Joseph Beuys (1921-86) was one of the most important German artists of the twentieth century. No ordinary sculptor, he was also a shaman, showman, teacher and tireless debater. Highly influential in shifting the emphasis from what an artist makes to his personality, activities and opinions, his expanded concept of art was communicated through a series of performances, and public discussions. Beuys’s charismatic presence and his unconventional artistic style (incorporating ritualised movement and sound, and materials such as fat, felt, earth, honey, blood, and even dead animals) gained him international fame.
This exhibition focuses on three of the distinctive ways in which Beuys worked, particularly during the second half of his career: his ‘Actions’ or performances; his sculptural environments; and the vitrines in which he gathered small sculptures into thematic groups.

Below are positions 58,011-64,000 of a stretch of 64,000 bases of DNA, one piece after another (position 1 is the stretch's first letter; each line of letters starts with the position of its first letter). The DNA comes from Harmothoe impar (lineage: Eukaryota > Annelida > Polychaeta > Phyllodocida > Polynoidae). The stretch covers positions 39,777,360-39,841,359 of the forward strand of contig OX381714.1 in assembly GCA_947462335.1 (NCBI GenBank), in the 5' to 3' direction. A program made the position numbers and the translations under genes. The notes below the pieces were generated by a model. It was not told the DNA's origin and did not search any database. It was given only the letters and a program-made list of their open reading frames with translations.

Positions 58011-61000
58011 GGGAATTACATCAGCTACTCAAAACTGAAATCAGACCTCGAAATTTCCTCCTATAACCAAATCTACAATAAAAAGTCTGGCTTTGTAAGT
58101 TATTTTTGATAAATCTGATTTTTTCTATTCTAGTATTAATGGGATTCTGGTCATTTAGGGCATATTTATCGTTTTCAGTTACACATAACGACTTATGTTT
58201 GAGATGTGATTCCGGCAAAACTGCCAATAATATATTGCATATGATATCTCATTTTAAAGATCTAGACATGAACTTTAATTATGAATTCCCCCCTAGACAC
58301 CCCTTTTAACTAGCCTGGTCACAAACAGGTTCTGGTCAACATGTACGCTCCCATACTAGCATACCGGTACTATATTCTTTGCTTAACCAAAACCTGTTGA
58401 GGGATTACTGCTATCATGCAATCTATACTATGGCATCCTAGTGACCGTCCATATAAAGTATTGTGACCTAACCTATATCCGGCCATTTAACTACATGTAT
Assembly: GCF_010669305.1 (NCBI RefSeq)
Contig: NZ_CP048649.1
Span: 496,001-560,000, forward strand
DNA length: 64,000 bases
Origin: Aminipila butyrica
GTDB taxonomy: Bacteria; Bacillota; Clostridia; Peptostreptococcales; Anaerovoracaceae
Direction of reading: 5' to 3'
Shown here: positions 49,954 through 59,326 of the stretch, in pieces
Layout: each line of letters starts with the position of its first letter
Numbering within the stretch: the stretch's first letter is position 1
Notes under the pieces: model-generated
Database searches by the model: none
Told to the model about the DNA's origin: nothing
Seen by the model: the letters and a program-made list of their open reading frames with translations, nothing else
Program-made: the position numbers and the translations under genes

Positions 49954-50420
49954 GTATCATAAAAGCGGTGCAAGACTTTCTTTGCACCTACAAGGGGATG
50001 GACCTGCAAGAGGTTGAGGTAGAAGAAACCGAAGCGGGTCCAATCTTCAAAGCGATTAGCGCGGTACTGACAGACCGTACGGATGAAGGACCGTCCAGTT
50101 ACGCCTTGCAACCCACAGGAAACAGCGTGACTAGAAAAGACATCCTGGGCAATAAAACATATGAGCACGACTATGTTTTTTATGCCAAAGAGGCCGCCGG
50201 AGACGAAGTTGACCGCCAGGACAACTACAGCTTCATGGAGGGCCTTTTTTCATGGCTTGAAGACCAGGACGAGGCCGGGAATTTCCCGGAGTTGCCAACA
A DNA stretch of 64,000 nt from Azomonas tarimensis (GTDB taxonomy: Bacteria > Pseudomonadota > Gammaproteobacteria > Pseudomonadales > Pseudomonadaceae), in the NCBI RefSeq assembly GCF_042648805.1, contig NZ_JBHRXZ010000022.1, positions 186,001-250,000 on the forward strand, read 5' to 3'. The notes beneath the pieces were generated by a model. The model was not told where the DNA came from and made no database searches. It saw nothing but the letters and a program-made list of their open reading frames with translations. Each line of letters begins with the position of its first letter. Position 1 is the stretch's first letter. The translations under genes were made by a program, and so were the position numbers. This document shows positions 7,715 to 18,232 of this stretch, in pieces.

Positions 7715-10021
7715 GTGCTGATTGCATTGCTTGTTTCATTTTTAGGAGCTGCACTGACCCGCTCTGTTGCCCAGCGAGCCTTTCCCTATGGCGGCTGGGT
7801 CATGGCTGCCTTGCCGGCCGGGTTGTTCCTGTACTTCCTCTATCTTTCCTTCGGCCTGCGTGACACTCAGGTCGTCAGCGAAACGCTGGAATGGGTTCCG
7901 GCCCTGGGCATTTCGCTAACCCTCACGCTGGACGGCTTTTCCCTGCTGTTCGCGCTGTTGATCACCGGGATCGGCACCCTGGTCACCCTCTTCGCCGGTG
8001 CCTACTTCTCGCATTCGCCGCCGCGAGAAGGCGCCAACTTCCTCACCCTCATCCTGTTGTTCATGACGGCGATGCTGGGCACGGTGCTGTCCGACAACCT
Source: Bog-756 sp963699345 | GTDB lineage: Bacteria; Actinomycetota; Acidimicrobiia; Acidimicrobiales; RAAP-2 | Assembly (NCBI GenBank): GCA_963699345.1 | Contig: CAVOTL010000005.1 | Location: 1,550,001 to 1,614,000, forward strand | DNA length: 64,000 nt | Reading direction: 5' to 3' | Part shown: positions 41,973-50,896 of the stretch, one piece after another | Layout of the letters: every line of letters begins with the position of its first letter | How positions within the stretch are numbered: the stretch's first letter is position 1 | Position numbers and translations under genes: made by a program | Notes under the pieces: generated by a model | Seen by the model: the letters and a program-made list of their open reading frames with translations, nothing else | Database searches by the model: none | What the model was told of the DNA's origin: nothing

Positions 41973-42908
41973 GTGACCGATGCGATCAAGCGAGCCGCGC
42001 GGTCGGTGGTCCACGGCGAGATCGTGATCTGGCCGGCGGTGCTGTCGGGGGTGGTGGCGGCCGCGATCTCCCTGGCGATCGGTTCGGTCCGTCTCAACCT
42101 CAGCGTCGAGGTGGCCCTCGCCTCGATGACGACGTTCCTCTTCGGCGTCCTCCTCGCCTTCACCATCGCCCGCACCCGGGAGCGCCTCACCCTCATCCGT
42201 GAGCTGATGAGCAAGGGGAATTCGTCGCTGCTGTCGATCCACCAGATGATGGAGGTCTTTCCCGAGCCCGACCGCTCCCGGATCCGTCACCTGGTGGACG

Born into a Catholic family in northwestern Germany, the young Beuys pursued dual interests in the natural sciences and art. In 1940 he joined the air force as a combat pilot and radio operator. The process of coming to terms with his involvement in the war is a constant subtext in much of his work. After the war, Beuys enrolled in the Düsseldorf Academy of Art to study sculpture. He returned to the Academy in 1961 to take up a professorship. During the early 1960s, Beuys was associated with the avant-garde Fluxus group, whose public ‘concerts’ blurred the boundaries between literature, music, visual art and everyday life. These ideas were a catalyst for Beuys’s own performances, and his evolving concept of the artist as agitator for social change. In the 1970s he became increasingly active in politics, campaigning for educational reform, grassroots democracy and the Green Party. As his reputation grew, Beuys was invited to make ever-more ambitious projects, many of which resulted in large-scale installations.